With plenty of media coverage surrounding the recent changes to the Employee Share Scheme by the Australian Government, the main question for businesses is “How do these changes affect me?”

Here are 5 key things startups need to know about Employee Share Scheme changes, and how they will affect your business.

1. Is your startup eligible for the startup concession?

To be eligible, your start up must have not more than $50million turnover, be unlisted, and be incorporated for less than 10 years

2. What is a discounted option?

An option is a privilege that gives the person holding the option the right to buy or sell at an agreed upon price.

A discounted option is an option provided for less than the market value.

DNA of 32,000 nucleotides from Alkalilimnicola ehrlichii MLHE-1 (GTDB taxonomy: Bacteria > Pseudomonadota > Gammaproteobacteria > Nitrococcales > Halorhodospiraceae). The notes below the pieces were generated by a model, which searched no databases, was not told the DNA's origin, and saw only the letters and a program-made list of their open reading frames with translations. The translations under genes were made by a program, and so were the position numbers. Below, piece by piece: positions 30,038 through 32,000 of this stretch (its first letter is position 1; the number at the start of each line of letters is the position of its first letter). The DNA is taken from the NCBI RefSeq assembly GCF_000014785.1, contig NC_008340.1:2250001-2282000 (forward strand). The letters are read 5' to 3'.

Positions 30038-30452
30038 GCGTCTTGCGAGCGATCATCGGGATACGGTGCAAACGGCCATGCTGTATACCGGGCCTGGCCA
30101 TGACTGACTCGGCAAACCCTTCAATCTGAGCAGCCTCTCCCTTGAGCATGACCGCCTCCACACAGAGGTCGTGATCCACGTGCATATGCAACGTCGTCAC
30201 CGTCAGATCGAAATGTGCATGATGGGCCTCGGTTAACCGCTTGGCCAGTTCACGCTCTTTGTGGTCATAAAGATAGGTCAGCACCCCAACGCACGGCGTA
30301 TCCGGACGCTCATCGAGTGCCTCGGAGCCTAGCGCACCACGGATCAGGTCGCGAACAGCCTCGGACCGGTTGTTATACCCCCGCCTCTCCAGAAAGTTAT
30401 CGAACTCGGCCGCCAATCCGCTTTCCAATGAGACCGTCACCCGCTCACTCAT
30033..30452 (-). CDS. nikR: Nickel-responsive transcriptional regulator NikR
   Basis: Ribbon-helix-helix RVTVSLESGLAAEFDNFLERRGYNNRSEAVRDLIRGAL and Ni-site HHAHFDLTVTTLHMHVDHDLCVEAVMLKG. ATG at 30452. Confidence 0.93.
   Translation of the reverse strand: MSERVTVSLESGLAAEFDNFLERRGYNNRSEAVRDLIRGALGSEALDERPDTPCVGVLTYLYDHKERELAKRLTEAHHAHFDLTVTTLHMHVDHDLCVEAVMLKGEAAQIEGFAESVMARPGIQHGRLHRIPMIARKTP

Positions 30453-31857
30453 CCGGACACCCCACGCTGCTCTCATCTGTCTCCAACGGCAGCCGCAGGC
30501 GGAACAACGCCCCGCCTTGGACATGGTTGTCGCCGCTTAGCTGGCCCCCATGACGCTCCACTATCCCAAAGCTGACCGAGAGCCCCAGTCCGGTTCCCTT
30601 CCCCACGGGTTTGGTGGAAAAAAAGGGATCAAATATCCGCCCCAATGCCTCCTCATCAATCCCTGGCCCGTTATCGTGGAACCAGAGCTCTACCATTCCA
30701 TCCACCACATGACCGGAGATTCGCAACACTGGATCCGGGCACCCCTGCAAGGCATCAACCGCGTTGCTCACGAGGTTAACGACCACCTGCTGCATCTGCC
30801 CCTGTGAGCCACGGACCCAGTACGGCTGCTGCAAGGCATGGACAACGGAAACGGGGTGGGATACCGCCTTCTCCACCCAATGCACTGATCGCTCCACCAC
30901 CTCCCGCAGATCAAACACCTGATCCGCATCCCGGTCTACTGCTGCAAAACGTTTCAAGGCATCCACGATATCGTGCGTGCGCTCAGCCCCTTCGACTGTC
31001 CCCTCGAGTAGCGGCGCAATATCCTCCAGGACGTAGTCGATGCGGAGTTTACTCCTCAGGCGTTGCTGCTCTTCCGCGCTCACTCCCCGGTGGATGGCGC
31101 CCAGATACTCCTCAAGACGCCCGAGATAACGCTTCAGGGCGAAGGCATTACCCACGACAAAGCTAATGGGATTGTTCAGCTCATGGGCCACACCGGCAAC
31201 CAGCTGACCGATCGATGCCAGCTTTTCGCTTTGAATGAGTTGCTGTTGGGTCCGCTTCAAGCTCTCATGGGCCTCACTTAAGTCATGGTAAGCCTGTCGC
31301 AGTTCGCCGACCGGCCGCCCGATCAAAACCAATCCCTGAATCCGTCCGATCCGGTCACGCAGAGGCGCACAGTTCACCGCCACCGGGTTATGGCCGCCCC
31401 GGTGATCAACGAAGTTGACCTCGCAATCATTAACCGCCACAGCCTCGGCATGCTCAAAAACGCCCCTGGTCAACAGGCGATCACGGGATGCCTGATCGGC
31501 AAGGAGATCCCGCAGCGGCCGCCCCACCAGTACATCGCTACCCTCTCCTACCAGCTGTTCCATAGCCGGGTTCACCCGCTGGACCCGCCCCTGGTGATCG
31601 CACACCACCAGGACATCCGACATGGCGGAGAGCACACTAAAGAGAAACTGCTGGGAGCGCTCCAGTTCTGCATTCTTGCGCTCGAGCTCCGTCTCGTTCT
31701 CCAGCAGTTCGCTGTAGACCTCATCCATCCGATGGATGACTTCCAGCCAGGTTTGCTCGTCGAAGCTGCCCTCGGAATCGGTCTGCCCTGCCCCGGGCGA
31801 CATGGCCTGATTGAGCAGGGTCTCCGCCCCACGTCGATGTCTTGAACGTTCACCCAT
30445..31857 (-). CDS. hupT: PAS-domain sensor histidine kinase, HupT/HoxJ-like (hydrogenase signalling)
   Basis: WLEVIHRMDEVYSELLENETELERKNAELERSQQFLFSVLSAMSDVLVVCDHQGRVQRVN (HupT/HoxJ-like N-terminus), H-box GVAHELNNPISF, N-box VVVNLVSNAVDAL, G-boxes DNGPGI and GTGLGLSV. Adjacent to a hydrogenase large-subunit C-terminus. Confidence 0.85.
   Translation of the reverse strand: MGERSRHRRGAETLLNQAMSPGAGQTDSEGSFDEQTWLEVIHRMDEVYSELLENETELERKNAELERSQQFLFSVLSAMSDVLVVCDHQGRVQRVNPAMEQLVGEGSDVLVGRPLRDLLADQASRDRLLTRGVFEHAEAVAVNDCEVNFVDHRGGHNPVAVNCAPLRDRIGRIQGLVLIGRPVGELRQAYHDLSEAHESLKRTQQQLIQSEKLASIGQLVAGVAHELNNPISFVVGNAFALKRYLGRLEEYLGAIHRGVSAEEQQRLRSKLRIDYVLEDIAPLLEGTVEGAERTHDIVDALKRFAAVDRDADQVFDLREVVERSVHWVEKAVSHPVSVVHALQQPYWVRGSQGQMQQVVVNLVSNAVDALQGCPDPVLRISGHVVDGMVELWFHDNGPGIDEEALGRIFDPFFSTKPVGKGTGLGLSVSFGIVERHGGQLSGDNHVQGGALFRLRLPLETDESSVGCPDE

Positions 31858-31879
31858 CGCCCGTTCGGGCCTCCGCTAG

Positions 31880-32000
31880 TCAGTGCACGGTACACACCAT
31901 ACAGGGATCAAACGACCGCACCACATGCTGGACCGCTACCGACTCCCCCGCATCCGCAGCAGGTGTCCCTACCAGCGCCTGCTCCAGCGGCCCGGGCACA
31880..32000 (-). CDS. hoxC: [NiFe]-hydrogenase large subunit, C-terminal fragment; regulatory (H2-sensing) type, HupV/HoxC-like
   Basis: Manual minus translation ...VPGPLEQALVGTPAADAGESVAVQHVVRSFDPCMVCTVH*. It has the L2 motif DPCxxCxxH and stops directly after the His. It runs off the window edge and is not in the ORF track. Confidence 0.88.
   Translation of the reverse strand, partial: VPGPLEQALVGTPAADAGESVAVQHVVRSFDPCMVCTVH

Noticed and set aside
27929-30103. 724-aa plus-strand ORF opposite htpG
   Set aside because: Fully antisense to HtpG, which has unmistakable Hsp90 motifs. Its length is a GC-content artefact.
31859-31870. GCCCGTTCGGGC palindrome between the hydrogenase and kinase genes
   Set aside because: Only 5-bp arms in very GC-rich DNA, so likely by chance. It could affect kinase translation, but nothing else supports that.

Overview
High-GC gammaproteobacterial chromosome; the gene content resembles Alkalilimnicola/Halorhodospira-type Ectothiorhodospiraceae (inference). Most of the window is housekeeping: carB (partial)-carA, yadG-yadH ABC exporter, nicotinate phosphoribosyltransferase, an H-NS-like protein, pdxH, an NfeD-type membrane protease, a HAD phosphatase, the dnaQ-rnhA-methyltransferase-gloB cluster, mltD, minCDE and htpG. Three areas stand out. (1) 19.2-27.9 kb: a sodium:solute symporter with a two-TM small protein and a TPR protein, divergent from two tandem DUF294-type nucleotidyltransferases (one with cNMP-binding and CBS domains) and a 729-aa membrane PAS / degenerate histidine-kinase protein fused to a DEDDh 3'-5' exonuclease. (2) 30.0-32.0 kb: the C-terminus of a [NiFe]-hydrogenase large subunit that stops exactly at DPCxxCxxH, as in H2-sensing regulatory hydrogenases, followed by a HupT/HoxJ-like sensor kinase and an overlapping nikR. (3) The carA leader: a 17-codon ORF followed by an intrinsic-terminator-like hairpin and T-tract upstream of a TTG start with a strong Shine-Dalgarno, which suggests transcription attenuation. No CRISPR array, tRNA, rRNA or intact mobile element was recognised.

3. What are the changes?

Employee discounted options that are issued from the 1st July 2015 will be generally taxed when they are converted to shares (i.e. when you sell the shares), not when received.

The discount is not itself subject to income tax.

The maximum time for tax deferral has been extended to 15 years, from 7 years.

4. Requirements for the tax concession

You need to hold the options for a minimum of three years.

If a taxing point, a Capital Gains Tax (CGT) event, occurs before the sale, you will not be able to defer the tax further

A summary of CGT events can be found here.

5. Quick Estimate of the amount of Tax you will pay upon sale

Number of options x (Sale price per share – exercise price of the option)

What are your questions or concerns about changes to Employee Share Schemes? Tweet us your question and we’ll do our best to assist.

Dominic Woolrych

Dominic is the CEO of LawPath, dedicating his days to making legal easier, faster and more accessible to businesses. Dominic is a recognised thought-leader in Australian legal disruption, and was recognised as a winner of the 2015 Australian Legal Innovation Index.